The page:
Is Hipster-Metal the Enemy?
How could I possibly stay mad?
Early Man + Priestess + Rye Coalition Bowery Ballroom December 3, 2005
You don't need a Slayer patch on the back of your jacket to be suspicious of Early Man. Retro-metal bands usually don't do shit like sign to Matador, hire Matt Sweeney to produce their albums, or commission press-releases that make note of how hot they are. Now that everyone is getting bored with freak-folk, metal seems to be a pretty great bet, especially after indie-dorks like me began discovering the greatness of demon-stomp shit like Mastodon and High on Fire. Ironic devil-horn-throwing has been an indie-rock tradition for nearly as long as ironic "Freebird"-shouting (people still do that shit), so it was only going to be a matter of time before someone decided to put quotation marks around piles of skulls and drop some schticky over-the-top blastbeats on the Vicemag set. Closing In, Early Man's debut album, is a limp little big-gesture pastiche, Mike Conte singing just like Bruce Dickinson when he isn't singing just like Ozzy or James Hetfield, galloping guitars mixed way too low and inexcusably muffled. But that's the album. Early Man live is a whole other thing.
Things weren't looking good before the band's set started on Saturday night, the unfurled band-banner and flying-Vs propped onstage looking like empty signifiers. But it got better when the band actually walked onstage. Other than the drummer, these are not pretty men, and you know you're in good hands when the frontman is rocking Air Jordan sweatbands. And surprise, surprise: the band's trebly megaton riffage sounds huge and bulletproof when Matt Sweeney isn't smothering the fuck out of it. Conte still sang like Dickinson and Hetfield and Osbourne, but the pastiche is infinitely more endearing when these guys are actually shaking their hair right and pointing their guitars like tommy guns right in front of you. When Conte soloed for a minute straight before launching into a song or threw a skateboard into the audience, it became pretty apparent that this wasn't mock-theatre Spinal-Tap shit but earnest thrash revivalism, not revolutionary but truly satisfying. None of it hit quite as hard as the Maiden sample on Lil Wayne's "Best Rapper Alive," but not a whole lot does.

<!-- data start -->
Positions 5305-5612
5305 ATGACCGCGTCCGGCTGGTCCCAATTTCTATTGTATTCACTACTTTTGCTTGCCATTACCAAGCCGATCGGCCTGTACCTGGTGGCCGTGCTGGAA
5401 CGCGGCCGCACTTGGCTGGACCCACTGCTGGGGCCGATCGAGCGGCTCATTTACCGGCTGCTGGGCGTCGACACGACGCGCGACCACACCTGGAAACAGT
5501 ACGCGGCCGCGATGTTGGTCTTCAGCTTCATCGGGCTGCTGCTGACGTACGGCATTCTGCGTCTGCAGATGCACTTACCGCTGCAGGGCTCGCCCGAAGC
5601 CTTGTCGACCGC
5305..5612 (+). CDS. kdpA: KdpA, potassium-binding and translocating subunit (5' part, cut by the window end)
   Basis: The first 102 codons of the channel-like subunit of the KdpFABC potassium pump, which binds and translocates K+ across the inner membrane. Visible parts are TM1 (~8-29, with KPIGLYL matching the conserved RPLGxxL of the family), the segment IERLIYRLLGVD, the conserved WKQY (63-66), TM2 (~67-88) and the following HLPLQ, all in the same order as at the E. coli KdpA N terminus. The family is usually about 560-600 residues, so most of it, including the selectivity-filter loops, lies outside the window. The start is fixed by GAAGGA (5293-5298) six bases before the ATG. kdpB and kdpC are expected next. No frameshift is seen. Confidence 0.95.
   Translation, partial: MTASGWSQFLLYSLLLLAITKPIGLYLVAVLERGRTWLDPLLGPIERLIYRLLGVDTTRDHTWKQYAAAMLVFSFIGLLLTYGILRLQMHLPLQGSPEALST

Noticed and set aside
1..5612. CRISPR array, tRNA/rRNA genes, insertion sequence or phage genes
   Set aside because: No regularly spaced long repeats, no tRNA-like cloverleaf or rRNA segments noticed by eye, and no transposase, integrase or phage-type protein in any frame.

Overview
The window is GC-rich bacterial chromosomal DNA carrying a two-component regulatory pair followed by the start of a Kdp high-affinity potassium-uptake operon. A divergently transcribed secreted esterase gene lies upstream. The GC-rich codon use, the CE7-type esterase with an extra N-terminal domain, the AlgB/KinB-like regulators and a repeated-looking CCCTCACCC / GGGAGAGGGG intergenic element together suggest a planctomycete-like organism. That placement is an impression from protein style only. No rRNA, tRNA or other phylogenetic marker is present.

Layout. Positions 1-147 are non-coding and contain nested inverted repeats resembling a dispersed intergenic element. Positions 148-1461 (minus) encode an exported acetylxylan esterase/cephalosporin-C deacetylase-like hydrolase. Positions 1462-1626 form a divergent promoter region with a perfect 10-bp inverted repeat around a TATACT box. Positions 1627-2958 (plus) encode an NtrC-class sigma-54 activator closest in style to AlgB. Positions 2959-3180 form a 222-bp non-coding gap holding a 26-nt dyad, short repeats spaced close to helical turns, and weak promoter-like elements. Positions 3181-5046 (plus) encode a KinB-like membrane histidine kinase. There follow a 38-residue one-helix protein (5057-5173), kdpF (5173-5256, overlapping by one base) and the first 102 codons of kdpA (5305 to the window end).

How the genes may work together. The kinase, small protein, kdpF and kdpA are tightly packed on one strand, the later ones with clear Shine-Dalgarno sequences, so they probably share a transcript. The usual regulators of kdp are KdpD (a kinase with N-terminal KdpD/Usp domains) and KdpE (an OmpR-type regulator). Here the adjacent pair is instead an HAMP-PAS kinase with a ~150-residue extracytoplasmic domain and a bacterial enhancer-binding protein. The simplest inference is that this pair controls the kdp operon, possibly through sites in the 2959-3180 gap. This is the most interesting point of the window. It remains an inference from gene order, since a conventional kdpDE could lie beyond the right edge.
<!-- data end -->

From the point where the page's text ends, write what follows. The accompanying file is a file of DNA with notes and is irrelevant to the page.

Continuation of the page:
Priestess hit late-80s memory notes just as hard, driving home the reality that metal is not the music of awakened war-gods (that'd be 50 Cent); it's for introverted kids with no control over their environment and a serious need for some black-magic escapism. If the guys in Early Man are not pretty, the guys in Priestess are especially not pretty, and so they came by their rock-beast poses through force of will. The band started out pedestrian, playing thrash as sped-up bar-rock. But a few songs in, they slowed down and got a real 7-11 parking-lot roll-on, busting out dual-guitar solos and soaring adenoidal vocal hooks and goofily bug-eyed facial expressions. The drum solo was the crowd-pleaser, but it was because it was great, not because it was funny.
So the only false note of the night came from openers Rye Coalition. I hadn't checked for this band in years, and I was only dimly aware that they still existed, but they're still the same, still embarrassing, still trying to find a middle ground between Albini-skree and arena-metal and coming up with a bad impression of the Hives more often than not. They're not going to blow anyone's mind yelling "Hey! Hey! Supernova!" in 2005. Sorry for cussing.
Voice review: George Smith on Early Man's Closing In
Get the This Week's Top Stories Newsletter
Every week we collect the latest news, music and arts stories — along with film and food reviews and the best things to do this week — so that you'll never miss Village Voice's biggest stories.